Mojo (Publisher) (12/00, p.114) - "...Great pop music..."

Mojo (Publisher) (12/00, p.114) - "...Great pop music..."

NME (Magazine) (11/4/00, p.45) - 9 out of 10 - "...It's ace! True Fatboy concrete handbag-style disco-metal!! Yeah!..."

NME (Magazine) (11/4/00, p.45) - 9 out of 10 - "...It's ace! True Fatboy concrete handbag-style disco-metal!! Yeah!..."

Album Notes

Personnel includes: Fatboy Slim, Ashley Slater, Roger Sanchez, Macy Gray, Bootsy Collins, Roland Clark, Shinehead.

HALFWAY BETWEEN THE GUTTER & THE STARS was nominated for the 2002 Grammy Award for Best Alternative Music Album.

Personnel includes: Fatboy Slim, Ashley Slater, Roger Sanchez, Macy Gray, Bootsy Collins, Roland Clark, Shinehead.

HALFWAY BETWEEN THE GUTTER & THE STARS was nominated for the 2002 Grammy Award for Best Alternative Music Album.

Audio Mixer: Simon Thornton.

Photographers: R.N. Hughes; Tim Day; J.H. Golden.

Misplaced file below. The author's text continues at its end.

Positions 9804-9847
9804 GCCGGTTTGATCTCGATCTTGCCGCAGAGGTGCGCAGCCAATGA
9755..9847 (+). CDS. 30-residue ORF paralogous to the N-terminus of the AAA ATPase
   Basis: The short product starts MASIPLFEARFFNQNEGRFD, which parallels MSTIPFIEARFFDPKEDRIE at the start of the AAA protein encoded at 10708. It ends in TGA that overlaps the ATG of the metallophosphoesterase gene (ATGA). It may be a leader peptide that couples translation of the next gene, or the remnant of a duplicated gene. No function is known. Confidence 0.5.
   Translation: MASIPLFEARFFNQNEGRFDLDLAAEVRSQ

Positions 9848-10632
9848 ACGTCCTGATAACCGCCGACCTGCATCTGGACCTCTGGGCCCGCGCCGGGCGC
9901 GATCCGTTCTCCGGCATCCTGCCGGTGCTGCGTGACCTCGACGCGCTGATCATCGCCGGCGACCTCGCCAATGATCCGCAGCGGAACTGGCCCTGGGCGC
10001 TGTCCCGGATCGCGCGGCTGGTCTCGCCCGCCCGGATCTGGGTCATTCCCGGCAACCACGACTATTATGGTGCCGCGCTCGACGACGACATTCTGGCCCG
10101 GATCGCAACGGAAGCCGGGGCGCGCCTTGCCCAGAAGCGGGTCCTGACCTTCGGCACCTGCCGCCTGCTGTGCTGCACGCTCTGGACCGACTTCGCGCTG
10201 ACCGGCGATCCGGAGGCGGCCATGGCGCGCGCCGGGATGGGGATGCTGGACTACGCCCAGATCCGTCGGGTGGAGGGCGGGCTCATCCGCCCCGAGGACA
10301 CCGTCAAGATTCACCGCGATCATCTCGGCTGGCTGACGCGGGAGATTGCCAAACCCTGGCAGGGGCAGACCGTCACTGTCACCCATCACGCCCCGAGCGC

The cover of Norman Cook's breakout Fatboy Slim album, You've Come a Long Way, Baby, was a good clue to the contents, picturing as it did thousands of LPs straining the racks in Cook's record room -- undoubtedly just a small portion of his massive collection of sampling material. Inside, Cook unfolded a party record for the ages, long on fun (though understandably short on staying power), chock full of samples pillaged from all manner of obscure soul shouters and old-school rap crews, triggered and tweaked ad nauseam. With his third LP, Halfway Between the Gutter and the Stars, Fatboy Slim's Norman Cook pulls away slightly from the notoriously fickle pop charts and crossover kids courted on his last record. Instead, he makes a conscious attempt to inject some real hedonism back into the world of dance -- he is a DJ, after all. After a short intro, Cook tears into an acid techno rampage named "Star 69," a track that takes few prisoners and sounds closer to Plastikman than Propellerheads. Despite the torrid pace set early on, there's still quite a bit of the used-bin scavenger left in Cook; the most patented big beat anthems here, "Ya Mama" and "Mad Flava," include all the expected displays of crowd-moving hip-hop calls, unhinged beatbox funk, continual drum breakdowns, and plenty of rawk riffs. The first single, "Sunset (Bird of Prey)," is another potential crossover move, featuring what is easily the album's most recognizable sample source -- Jim Morrison from the Doors. Sniffy electronica purism aside, though, Cook remains, if not the best overall producer in the dance world, certainly in its top rank. Cook recruited collaborators for the first time -- nu-soul diva Macy Gray, funk legend Bootsy Collins, fellow superstar DJ/producer Roger Sanchez -- and the two tracks with Gray, "Love Life" and "Demons," are the highlights of the album. Cook's ample production talents are served best with a vocalist lending focus, and "Love Life" is a seven-minute ride veering from dirty, warped funk to noise-heavy hip-hop breakdowns while Gray scats, growls, and purrs with clearly audible glee. In all, Halfway Between the Gutter and the Stars is possibly Norman Cook's best possible statement after being -- nearly simultaneously -- picked up by a multitude of notoriously fickle pop consumers and thrown away by his previously rock-solid dance fanbase. ~ John Bush